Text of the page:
Conrado Esquivel calls his papaya tree “El tigre” because of the legs that sprout from its base.
The pomegranates he grows are red or green, some bitter, some sweet.
On a recent afternoon, the chilies were almost ready for harvest, as were the berro, or watercress.
He named this plot in Watts “Rancho el lorocito” after the white flower that sprouted profusely from a tree overhead as he sat in his usual place watching over the harvests of four other gardeners.
Where Esquivel grew up, in Michoacán, Mexico, he didn’t eat loroco, but it was here that he learned to cultivate it for the Salvadorans, who use it in dolls and other dishes.
Such is the nature of this community garden with its more than 200 plots tilled by immigrants from across Mexico and Central America. They have planted foods from their hometowns — the leafy greens papalo and chipilin, the herb hierba mora — and share them until one person’s traditions become everyone’s.
Many of the gardeners have worked on construction sites or in factories for decades, but never realized the American dream of a house with a garden.
A few miles from the intersection of the 110 and 105 freeways, a group of around 200 people are growing food, mostly for neighbors and their own kitchen. This farming community found a connection to their homelands, growing traditional ingredients for Mexican and Central American cuisine under the power lines.
You come to this 11-block stretch of land framed by utility poles on 109th Street, west of the Nickerson Gardens housing development, to feel the earth between your fingers, watch the plants grow, marvel at the orange butterflies, cling to it to remember from home.
Esquivel, 59, has occupied his part of the garden for so long that he is considered a leader and offers a warm hospitality to strangers.
“Go ahead and have one — with confidence!” he said, offering a visitor a guava from a nearby tree.
He farmed onion fields with his family in Michoacán before coming to the United States as a teenager in the 1980s and working in a refinery.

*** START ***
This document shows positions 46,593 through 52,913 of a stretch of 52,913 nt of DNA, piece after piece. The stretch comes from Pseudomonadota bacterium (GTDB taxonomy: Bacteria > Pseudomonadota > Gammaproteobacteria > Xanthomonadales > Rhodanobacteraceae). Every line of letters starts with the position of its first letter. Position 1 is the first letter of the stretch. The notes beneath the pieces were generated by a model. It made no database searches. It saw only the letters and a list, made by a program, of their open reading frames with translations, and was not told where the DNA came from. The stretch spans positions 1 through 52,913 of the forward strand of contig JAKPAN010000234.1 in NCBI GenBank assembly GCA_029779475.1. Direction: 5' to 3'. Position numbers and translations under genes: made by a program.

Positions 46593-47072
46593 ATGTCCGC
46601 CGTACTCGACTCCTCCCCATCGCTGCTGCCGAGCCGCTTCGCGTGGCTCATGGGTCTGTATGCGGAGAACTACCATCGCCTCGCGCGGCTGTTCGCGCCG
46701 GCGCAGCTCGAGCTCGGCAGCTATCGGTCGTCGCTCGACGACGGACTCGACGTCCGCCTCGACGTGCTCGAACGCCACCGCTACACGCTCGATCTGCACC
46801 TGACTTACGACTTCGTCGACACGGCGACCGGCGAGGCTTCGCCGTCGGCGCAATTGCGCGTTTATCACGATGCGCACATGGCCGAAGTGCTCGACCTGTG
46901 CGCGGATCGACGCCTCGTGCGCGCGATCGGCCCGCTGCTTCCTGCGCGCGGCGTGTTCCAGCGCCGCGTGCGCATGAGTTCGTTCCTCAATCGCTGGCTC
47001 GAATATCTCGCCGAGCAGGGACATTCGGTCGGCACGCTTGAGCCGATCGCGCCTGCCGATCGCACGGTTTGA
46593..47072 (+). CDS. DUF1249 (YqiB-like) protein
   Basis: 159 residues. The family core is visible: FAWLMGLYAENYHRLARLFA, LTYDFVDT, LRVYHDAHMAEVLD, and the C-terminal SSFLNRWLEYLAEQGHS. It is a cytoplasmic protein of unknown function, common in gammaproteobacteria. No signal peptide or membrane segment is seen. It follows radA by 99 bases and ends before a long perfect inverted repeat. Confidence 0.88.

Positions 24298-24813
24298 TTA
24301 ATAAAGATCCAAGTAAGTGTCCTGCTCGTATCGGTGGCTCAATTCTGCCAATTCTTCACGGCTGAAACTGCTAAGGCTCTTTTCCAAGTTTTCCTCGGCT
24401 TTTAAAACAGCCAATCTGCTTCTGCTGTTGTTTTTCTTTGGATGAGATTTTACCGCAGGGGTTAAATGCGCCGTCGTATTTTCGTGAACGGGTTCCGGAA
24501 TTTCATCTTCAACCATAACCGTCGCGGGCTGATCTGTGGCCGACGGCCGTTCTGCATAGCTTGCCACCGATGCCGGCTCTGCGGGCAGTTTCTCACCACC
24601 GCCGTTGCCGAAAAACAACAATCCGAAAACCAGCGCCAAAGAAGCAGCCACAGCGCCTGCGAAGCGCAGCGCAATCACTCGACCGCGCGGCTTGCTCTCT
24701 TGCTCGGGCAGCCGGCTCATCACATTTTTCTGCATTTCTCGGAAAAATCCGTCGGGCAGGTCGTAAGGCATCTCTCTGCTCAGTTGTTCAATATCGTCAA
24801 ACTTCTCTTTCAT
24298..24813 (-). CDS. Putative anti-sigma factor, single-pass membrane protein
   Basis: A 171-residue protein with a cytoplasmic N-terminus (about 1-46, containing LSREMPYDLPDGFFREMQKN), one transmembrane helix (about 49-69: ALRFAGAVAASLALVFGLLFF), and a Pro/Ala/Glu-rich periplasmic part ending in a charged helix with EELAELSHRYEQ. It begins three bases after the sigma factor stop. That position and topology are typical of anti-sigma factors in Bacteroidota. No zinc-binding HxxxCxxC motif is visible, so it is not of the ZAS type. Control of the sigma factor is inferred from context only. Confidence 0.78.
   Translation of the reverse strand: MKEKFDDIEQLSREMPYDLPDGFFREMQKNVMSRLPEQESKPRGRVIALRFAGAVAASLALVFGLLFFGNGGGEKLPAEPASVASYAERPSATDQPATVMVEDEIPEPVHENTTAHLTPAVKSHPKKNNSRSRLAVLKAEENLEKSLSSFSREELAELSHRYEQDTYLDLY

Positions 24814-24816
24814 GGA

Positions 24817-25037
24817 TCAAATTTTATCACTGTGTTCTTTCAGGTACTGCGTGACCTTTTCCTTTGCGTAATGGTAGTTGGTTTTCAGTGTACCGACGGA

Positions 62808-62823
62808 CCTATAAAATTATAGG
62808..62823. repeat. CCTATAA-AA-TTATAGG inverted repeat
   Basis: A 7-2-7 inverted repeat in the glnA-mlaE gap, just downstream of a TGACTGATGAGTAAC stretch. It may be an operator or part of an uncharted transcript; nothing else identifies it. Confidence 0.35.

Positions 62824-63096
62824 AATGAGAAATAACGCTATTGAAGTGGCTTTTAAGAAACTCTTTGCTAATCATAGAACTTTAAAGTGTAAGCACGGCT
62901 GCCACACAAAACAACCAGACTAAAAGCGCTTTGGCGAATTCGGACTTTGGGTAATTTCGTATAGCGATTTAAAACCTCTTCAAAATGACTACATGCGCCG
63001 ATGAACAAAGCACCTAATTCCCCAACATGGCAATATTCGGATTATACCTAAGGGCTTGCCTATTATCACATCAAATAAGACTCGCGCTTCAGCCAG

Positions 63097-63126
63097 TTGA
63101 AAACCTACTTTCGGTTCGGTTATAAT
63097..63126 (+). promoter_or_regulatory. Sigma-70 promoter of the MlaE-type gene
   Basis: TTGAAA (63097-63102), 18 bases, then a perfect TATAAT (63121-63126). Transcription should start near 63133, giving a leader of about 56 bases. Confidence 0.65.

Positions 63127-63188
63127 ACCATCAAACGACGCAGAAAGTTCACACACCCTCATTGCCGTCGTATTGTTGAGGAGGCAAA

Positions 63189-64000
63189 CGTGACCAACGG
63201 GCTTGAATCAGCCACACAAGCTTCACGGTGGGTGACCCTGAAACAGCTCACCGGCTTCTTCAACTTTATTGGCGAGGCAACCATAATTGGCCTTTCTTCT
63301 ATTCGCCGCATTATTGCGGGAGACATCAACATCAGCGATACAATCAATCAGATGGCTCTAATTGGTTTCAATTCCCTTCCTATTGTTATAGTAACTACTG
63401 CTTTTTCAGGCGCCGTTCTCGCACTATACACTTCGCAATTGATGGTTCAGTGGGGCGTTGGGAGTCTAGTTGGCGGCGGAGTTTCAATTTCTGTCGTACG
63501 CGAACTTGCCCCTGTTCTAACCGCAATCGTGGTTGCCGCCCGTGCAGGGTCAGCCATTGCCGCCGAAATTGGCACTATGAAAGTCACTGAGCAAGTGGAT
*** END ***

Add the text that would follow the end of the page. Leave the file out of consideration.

In 15 years of tending plants here, he has been out of his Maywood home almost daily, but is now crippled by diabetic dizziness.
“You can relax here,” he said. “You forget a lot. If I couldn’t return home to sleep, this is where I would sleep. I would live here, at the foot of what I sow.”
For some, it was a challenge to find the $30 a month to rent a property that included water and other expenses. Now, with the statewide drought, they’re paying more — $40 a month, negotiated from the $50 proposed by the Los Angeles Community Garden Council, which manages the gardens in the city.
The garden, known as the Stanford Avalon Community Garden, was formerly located on 41st Street until Ralph Horowitz, the developer who owned the land, took it back in 2006.
The gardeners managed to raise $16 million to buy the land. Horowitz declined. Some gardeners switched to another collective while others found support from local politicians who helped them find a new strip of land in Watts. The fight was documented in the Oscar-nominated film The Garden.
Most community gardens in LA are “hobby gardens” for wealthier sections of the population, said Pierrette Hondagneu-Sotelo, a USC researcher who has written a book on California gardens. This is “a place of healing, home and economic engine” for a diverse group of immigrants – indigenous, mestizo, Central American, she said.
On many plots, gardeners have erected awnings or “casitas” where they can enjoy the scenery and dine with neighbors. Some are equipped with BBQ, electric oven and storage areas.
“These little casitas, each one is a little different,” said Hondagneu-Sotelo. “You see guys sitting back there on a little humble bench, talking, gossiping, talking to each other.”